Major supermarket chains are updating their technologies and operating procedures in a drive to reduce food waste and enhance operating efficiencies, according to recently released case studies by the Pacific Coast Food Waste Commitment (PCFWC).
One retailer is West Sacramento, Calif.-based Raley’s, which has generated a 15% reduction in known expired shrink by utilizing inventory management software throughout its stores — an effort which has helped store team leaders improve product rotation and identify soon-to-be expired product for markdowns.
Raley’s also took the step of having each banner store donate food to members of Feeding America, a nationwide network of more than 200 food banks, via regularly scheduled donations of two to seven days per week. The company also trained all new employees to ensure they understand what food is eligible for donation rather than disposal.
The company also regularly piloted new donation protocols. Pilots included:
- Placing food rescue containers next to food waste bins to make it easier for team members to stage potentially donatable food for consideration
- Indicating where to place surplus food with improved back-of-store signage
- Testing employees on food rescue guidelines
Phoenix-based Sprouts Farmers Market Inc. has been using storewide waste scorecards that direct corporate strategy and keep sustainability and diversion top of mind at all levels. The company also optimizes container sizes and load weights to reduce disposal expenses by making sure the containers are as full as possible during each pickup.
In addition, Sprouts is improving produce freshness by reducing the distance between stores and distribution centers, and helping customers reduce food waste at home by providing such resources as bulk bins, recipes, and storage tips to enhance food management skills.
A third case study looked at the use of artificial intelligence (AI) to reduce food waste in grocery outlets. That study found that two large retailers had a 14.8 % average reduction in waste per store across 1,300 outlets by using AI solutions to improve order accuracy, adding that AI also works for smaller chains.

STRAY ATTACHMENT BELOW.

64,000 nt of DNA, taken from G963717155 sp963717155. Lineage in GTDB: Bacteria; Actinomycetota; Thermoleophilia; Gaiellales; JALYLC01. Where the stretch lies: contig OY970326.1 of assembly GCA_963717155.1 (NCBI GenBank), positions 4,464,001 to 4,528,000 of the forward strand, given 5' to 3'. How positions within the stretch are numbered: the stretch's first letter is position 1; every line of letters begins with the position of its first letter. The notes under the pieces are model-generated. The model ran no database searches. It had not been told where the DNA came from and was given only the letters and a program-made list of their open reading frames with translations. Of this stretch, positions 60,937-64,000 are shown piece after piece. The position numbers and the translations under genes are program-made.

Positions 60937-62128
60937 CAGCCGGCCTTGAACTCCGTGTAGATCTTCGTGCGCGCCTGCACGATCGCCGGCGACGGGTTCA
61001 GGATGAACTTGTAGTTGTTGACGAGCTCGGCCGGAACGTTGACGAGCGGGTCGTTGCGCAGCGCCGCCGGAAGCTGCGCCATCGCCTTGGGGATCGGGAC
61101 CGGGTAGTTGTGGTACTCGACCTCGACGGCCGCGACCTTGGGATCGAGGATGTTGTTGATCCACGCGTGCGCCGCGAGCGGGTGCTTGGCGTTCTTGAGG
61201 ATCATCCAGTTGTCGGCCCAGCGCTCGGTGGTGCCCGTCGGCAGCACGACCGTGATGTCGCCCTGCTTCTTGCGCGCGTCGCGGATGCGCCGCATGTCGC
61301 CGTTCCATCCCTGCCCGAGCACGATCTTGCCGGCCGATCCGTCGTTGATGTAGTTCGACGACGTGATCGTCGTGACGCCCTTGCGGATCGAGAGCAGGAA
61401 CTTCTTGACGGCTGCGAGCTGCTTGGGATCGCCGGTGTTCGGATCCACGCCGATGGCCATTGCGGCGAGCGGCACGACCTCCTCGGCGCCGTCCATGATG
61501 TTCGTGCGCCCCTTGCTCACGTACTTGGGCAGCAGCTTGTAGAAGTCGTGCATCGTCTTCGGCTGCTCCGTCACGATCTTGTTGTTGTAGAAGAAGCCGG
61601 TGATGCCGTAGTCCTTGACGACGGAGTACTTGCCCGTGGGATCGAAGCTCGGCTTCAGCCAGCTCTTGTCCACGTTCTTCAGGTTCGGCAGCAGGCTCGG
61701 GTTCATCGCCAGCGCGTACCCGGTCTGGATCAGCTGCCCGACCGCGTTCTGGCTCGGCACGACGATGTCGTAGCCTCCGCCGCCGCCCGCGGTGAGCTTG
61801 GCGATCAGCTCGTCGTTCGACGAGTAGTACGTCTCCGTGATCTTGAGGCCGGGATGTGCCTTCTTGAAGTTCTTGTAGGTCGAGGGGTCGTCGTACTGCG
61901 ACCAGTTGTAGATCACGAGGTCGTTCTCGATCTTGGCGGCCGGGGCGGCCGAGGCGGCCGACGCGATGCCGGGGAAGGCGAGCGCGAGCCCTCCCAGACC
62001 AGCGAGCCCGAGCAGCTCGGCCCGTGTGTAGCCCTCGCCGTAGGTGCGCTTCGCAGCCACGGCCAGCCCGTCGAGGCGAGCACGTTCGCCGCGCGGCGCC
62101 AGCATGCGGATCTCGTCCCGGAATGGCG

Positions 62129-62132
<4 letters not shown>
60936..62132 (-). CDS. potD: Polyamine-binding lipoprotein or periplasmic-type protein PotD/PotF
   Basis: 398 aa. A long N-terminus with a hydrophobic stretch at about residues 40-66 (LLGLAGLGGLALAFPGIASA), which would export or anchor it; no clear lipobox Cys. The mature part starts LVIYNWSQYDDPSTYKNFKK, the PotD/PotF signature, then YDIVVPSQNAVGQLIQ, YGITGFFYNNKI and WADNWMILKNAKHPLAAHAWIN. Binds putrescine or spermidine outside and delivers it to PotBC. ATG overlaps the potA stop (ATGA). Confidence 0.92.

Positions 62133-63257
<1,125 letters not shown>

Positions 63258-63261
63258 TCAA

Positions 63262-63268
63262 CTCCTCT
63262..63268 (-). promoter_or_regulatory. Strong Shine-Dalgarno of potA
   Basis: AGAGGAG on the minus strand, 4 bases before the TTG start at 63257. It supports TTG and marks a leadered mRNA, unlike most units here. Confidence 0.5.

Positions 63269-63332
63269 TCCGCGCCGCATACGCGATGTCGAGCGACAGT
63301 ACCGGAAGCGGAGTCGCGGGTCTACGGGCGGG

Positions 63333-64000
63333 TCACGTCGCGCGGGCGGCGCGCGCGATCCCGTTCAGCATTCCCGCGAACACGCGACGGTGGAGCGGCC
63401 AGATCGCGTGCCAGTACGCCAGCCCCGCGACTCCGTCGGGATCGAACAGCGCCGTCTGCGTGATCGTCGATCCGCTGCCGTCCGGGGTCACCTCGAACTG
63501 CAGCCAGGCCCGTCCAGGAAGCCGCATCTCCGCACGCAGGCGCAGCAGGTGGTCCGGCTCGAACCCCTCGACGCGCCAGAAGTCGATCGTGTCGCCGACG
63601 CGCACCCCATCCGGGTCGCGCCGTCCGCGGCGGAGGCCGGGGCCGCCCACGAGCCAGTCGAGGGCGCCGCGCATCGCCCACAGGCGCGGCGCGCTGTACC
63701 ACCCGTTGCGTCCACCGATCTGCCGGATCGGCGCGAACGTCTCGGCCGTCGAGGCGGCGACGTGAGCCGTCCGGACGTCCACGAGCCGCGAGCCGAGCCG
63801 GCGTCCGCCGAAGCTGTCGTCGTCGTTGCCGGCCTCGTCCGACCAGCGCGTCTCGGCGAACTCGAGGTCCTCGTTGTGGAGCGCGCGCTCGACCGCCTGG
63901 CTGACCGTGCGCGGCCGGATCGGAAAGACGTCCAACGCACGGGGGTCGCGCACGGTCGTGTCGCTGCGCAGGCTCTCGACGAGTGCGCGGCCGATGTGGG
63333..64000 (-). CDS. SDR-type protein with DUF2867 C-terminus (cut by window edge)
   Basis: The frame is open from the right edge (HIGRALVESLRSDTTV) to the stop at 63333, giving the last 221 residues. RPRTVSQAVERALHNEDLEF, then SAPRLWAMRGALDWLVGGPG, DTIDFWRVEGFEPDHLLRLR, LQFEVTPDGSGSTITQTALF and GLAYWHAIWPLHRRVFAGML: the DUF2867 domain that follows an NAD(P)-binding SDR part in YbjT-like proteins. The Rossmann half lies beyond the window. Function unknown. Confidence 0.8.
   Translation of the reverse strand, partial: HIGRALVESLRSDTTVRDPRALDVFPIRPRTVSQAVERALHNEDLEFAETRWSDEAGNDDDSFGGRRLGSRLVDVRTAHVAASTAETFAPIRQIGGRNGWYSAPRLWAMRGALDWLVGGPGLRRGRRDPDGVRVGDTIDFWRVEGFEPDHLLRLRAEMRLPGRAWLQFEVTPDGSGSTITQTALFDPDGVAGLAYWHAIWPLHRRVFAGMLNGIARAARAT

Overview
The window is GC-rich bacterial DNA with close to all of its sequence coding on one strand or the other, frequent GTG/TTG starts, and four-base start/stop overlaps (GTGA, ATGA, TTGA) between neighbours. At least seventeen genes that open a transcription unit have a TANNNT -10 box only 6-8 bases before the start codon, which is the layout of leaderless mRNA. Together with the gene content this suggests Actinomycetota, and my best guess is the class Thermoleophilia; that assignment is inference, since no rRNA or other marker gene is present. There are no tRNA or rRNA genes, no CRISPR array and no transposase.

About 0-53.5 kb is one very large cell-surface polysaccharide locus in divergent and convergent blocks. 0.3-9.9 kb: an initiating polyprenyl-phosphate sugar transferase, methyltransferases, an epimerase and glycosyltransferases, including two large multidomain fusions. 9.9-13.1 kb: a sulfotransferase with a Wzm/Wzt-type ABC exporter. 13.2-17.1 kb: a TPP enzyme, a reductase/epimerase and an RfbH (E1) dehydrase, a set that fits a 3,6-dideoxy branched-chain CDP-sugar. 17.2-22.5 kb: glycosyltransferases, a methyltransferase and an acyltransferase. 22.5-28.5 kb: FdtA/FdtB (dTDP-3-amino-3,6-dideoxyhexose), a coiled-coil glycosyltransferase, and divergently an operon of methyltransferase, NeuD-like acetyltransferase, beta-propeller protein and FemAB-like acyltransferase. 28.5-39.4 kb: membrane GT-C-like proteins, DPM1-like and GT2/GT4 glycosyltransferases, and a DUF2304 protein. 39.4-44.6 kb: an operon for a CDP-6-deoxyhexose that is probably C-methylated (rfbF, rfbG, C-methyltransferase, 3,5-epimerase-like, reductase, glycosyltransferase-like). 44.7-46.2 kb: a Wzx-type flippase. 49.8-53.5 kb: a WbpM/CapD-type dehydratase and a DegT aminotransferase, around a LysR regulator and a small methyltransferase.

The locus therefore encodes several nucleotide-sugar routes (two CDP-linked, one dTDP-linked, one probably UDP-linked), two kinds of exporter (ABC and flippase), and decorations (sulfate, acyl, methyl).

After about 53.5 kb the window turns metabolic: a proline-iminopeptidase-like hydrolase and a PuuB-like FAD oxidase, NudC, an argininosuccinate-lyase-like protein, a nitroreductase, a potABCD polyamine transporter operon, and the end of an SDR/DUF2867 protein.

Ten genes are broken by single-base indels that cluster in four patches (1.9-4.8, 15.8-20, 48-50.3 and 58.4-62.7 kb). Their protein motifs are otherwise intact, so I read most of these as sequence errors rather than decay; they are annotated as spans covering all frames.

According to the study: “All pilot stores saw positive results in terms of reduced shrink and greater profits that more than covered the cost of the AI solution. With the amount of food waste saved in the pilots, 26,705 tons of CO2e emissions from landfills were prevented.”
Labor efficiencies, meanwhile, increased by up to 20% per store via reduced ordering time, better shrink management, and restocking improvements, all of which resulted in increased food waste prevention and greater sales and higher margins.
Key challenges across the board included organization buy-in, traditional retail mindsets, and seasonality.
The Pacific Coast Food Waste Commitment said it plans to publish additional case studies in early 2023 on topics like the potential for e-commerce solutions to reduce grocery retail waste; employee engagement campaigns to identify low/no-cost food waste reduction in food manufacturing; and food waste prevention and low-waste contracts in hospitality.
The PCFWC is a public-private partnership with some of the nation’s largest food businesses working with local, state, and provincial governments with the goal of preventing and reducing food waste along the West Coast.